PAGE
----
Phenotypic expression of autoimmune autistic disorder (AAD): A major subset of autismVijendra K. Singh, PhD
Brain State International Research Center, Scottsdale, AZ, USA
BACKGROUND: Autism causes incapacitating neurologic problems in children that last a lifetime. The author of this article previously hypothesized that autism may be caused by autoimmunity to the brain, possibly triggered by a viral infection. This article is a summary of laboratory findings to date plus new data in support of an autoimmune pathogenesis for autism.
METHODS: Autoimmune markers were analyzed in the sera of autistic and normal children, but the cerebrospinal fluid (CSF) of some autistic children was also analyzed. Laboratory procedures included enzyme-linked immunosorbent assay and protein immunoblotting assay.
RESULTS: Autoimmunity was demonstrated by the presence of brain autoantibodies, abnormal viral serology, brain and viral antibodies in CSF, a positive correlation between brain autoantibodies and viral serology, elevated levels of proinflammatory cytokines and acute-phase reactants, and a positive response to immunotherapy. Many autistic children harbored brain myelin basic protein autoantibodies and elevated levels of antibodies to measles virus and measles-mumps-rubella (MMR) vaccine. Measles might be etiologically linked to autism because measles and MMR antibodies (a viral marker) correlated positively to brain autoantibodies (an autoimmune marker)—salient features that characterize autoimmune pathology in autism. Autistic children also showed elevated levels of acute-phase reactants—a marker of systemic inflammation.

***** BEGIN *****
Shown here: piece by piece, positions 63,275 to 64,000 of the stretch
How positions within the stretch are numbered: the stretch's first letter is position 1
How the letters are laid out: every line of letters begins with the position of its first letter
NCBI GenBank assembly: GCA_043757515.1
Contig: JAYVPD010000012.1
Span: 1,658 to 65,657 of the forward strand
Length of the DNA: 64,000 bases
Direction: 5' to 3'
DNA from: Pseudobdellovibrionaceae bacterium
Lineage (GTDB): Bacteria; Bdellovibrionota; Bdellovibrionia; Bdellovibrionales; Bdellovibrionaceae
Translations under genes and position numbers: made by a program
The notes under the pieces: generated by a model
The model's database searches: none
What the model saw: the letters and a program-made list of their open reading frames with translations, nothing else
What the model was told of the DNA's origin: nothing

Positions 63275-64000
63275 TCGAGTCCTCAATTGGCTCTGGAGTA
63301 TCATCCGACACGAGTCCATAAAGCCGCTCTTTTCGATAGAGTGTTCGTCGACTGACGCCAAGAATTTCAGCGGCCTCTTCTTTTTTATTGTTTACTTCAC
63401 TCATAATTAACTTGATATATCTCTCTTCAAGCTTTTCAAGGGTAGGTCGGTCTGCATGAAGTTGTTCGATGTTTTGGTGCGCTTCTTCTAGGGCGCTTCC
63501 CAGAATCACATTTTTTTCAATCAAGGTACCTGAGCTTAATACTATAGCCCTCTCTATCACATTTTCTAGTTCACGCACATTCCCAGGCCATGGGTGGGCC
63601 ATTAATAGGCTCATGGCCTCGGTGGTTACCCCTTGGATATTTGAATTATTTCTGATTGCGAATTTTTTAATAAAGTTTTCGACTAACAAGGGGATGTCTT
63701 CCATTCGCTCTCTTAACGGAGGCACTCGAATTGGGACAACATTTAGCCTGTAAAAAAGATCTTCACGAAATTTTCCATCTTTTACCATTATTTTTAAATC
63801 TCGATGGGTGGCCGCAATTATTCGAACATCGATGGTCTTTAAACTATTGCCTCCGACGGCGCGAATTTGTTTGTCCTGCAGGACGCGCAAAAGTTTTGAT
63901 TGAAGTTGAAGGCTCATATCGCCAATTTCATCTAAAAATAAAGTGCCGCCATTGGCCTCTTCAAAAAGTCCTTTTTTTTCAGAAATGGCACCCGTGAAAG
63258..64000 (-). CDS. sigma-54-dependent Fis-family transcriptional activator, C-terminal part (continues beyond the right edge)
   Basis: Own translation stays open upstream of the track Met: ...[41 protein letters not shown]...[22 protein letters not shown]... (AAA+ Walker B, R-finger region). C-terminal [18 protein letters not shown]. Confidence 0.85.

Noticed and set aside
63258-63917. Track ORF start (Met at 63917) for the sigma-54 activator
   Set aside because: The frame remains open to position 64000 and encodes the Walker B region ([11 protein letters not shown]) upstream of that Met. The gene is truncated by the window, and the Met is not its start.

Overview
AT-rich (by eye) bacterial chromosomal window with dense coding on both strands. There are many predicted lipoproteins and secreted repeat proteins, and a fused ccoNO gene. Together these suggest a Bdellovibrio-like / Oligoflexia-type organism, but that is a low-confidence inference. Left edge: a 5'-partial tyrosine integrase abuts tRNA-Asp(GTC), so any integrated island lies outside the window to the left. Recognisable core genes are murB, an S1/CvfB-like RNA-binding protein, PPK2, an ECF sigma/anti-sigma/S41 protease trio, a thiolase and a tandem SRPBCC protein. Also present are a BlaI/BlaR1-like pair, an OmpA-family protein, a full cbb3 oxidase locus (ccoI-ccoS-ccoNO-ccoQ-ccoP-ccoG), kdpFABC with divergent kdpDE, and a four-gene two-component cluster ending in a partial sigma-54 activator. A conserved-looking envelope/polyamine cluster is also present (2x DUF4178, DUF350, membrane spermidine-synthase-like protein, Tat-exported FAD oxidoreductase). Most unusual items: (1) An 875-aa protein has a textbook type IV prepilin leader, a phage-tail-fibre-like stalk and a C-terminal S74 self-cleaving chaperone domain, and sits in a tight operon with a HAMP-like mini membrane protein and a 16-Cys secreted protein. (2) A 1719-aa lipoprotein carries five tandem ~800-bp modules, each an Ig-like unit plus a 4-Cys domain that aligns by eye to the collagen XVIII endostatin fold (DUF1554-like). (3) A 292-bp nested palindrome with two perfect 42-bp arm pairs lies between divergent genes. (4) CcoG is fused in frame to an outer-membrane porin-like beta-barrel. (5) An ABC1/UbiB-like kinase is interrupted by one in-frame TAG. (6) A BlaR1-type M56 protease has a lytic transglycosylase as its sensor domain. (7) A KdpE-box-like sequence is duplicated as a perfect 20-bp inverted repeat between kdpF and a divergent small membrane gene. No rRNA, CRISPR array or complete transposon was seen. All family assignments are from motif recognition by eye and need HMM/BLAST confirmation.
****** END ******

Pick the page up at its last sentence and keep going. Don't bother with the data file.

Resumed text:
CONCLUSION: The scientific evidence is quite credible for our autoimmune hypothesis, leading to the identification of autoimmune autistic disorder (AAD) as a major subset of autism. AAD can be identified by immune tests to determine immune problems before administering immunotherapy. The author has advanced a speculative neuroautoimmune (NAI) model for autism, in which virus-induced autoimmunity is a key player. The latter should be targeted by immunotherapy to help children with autism.
KEYWORDS: autism, viruses, autoimmunity, CNS infections, immunotherapy, developmental disorders, metal allergy, neurotoxicity, immunotoxicity
ANNALS OF CLINICAL PSYCHIATRY 2009;21(3):148–161CORRESPONDENCE: Vijendra K. Singh, PhD, Brain State International Research Center, Brain State Technologies, 15150 N. Hayden Road, Suite 106 Scottsdale, AZ 85260 USA E-MAIL: email@example.comAnnals of Clinical Psychiatry ©2009 American Academy of Clinical Psychiatrists